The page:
If you’re a landlord seeking to evict a tenant, use a Connecticut (CT) eviction notice to begin the process. Your eviction notice must be written according to Connecticut state law, and give your tenant the legally required amount of time to respond or move out.
In Connecticut, eviction lawsuits are governed by Title 47a, Chapter 832 of the General Statutes of Connecticut.
Eviction notices in Connecticut are also known as:
- Connecticut Notice to Quit
- Connecticut Notice to Vacate
- Connecticut Notice to Pay Rent or Quit
- Connecticut Lease Termination
Connecticut Eviction Notices by Type
Download a free eviction notice customized for Connecticut state law below in MS Word (.docx) or Adobe PDF format.
3-Day Lease Termination: Use this notice to let a tenant know that you’re ending a month-to-month lease, and that they must prepare to leave your property. In Connecticut, landlords must give tenants three days’ notice to move out if they’re on a month-to-month lease. There’s no state law for how much notice tenants must provide a landlord, so it depends on the terms of the lease.
15-Day Notice to Quit for Non-Compliance: Use this notice to begin evicting a tenant if they’ve broken the terms of your lease. In Connecticut, landlords must give tenants 15 days’ notice.
In that time, tenants may have the option to fix (or “cure”) the problem. Landlords may terminate the lease of tenants who break the same terms twice within six months. No cure required for the use or sale of illegal drugs, or behavior that endangers others.
3-Day Notice to Pay Rent or Quit: Use this notice to begin evicting a tenant if they haven’t paid rent on time. In Connecticut, landlords must give tenants three days to pay rent before the eviction process can proceed in court. If the tenant pays the full amount of rent and late fees within three days, the lease won’t be terminated.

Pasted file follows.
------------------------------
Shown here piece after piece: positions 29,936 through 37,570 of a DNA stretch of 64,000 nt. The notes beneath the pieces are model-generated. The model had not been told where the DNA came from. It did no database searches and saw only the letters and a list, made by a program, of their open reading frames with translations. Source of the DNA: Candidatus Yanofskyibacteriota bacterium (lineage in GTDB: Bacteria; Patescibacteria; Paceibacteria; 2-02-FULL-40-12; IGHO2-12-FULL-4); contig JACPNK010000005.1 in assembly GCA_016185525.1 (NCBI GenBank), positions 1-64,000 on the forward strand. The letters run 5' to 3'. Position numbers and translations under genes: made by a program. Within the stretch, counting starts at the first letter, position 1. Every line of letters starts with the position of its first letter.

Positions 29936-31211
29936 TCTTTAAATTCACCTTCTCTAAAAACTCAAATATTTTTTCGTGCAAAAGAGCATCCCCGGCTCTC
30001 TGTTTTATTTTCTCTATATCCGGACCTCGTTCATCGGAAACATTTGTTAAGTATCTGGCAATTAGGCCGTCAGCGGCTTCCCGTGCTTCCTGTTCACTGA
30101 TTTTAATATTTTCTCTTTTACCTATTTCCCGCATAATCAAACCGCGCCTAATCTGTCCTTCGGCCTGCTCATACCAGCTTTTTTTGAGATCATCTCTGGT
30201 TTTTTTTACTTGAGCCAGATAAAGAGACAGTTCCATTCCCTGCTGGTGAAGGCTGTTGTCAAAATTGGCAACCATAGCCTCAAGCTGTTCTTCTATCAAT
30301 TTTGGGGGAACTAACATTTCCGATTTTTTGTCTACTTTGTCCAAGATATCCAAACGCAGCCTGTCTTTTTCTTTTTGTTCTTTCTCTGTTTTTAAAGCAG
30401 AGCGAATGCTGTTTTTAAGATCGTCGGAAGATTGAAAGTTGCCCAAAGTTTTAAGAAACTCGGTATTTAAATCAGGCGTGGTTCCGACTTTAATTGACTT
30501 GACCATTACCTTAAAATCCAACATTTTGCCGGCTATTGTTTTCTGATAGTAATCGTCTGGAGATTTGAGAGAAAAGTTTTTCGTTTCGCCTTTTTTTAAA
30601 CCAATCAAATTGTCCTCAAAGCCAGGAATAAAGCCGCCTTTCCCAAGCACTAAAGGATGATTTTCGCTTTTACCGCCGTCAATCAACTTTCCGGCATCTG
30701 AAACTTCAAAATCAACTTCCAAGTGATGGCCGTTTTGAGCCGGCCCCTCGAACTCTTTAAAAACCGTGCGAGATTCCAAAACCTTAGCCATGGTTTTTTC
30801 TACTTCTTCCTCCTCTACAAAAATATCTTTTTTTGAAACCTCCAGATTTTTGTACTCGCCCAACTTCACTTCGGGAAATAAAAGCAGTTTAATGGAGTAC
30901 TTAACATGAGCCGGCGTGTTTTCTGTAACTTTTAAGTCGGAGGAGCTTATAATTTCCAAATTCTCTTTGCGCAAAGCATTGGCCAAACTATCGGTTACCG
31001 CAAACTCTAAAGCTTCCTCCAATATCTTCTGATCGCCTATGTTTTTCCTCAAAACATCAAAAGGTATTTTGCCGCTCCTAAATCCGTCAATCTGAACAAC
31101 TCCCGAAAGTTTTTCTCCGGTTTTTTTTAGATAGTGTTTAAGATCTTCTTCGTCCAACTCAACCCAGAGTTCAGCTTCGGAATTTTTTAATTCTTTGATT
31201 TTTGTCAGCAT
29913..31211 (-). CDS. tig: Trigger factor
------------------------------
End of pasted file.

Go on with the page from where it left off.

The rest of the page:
If you wish to send a letter simply reminding your tenant that rent is late (without threat of eviction), use a late rent notice.
Eviction Laws & Requirements
- Eviction Lawsuit: After three days, the landlord may obtain a writ, summons, and complaint from a Superior Court Commissioner. (C.G.S.A. §47a-23a)
- Grace Period for Rent Payment: 9 days, or 4 days for a one-week tenancy. A landlord may not charge late fees until after expiration of the nine- or four-day grace period. (Late Rent Grace Period and Fees)
- Late or Non-Rent Payment Notice: 3 days (C.G.S.A. § 47a-15a)
- Notice of Non-Compliance: 15 days (C.G.S.A. § 47a-15)
- Lease Termination (Month-to-Month): 30 days (C.G.S.A. § 47a-23)
What is the Eviction Process in Connecticut?
Step 1: Serve the eviction notice
After the grace period, the landlord must first serve the tenant a three-day late rent notice that states the reasons for the eviction. Those reasons could possibly be failure to pay rent, a violation of lease/rental agreement, or the termination of a month-to-month tenancy. This formally starts the eviction process.
Step 2: File the eviction lawsuit
If a tenant hasn’t paid the late rent or moved out after three days, a landlord may file a summons and complaint with the superior court or housing court.
Step 3: Schedule hearing date
The court sets a hearing date, and issues the summons and complaint to be served on the tenant.
Step 4: The tenant answers or defaults
If the tenant wants to contest the eviction, they must file a written answer to the summons and complaint within the time frame indicated on the summons. If the tenant fails to respond, the landlord may bring a default motion for the tenant’s failure to appear, or file pleadings to get a court judgment and order for possession.